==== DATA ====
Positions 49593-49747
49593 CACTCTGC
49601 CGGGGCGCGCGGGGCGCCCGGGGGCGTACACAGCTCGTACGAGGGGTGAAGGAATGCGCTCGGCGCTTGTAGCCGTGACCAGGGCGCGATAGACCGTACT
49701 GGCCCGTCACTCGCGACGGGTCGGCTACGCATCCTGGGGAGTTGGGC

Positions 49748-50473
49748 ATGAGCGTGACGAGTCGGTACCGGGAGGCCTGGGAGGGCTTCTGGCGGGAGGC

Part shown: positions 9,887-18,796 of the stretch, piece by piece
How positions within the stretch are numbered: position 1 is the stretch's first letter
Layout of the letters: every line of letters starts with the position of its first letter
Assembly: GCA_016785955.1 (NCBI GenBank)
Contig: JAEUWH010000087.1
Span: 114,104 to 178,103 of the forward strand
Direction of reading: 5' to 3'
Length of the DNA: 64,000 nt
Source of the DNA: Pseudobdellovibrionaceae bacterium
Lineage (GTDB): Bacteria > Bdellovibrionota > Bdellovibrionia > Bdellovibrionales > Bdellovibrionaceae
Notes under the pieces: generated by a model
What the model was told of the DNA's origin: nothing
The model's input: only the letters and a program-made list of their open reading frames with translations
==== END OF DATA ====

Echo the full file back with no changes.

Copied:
Positions 49593-49747
49593 CACTCTGC
49601 CGGGGCGCGCGGGGCGCCCGGGGGCGTACACAGCTCGTACGAGGGGTGAAGGAATGCGCTCGGCGCTTGTAGCCGTGACCAGGGCGCGATAGACCGTACT
49701 GGCCCGTCACTCGCGACGGGTCGGCTACGCATCCTGGGGAGTTGGGC

Positions 49748-50473
49748 ATGAGCGTGACGAGTCGGTACCGGGAGGCCTGGGAGGGCTTCTGGCGGGAGGC

Part shown: positions 9,887-18,796 of the stretch, piece by piece
How positions within the stretch are numbered: position 1 is the stretch's first letter
Layout of the letters: every line of letters starts with the position of its first letter
Assembly: GCA_016785955.1 (NCBI GenBank)
Contig: JAEUWH010000087.1
Span: 114,104 to 178,103 of the forward strand
Direction of reading: 5' to 3'
Length of the DNA: 64,000 nt
Source of the DNA: Pseudobdellovibrionaceae bacterium
Lineage (GTDB): Bacteria > Bdellovibrionota > Bdellovibrionia > Bdellovibrionales > Bdellovibrionaceae
Notes under the pieces: generated by a model
What the model was told of the DNA's origin: nothing
The model's input: only the letters and a program-made list of their open reading frames with translations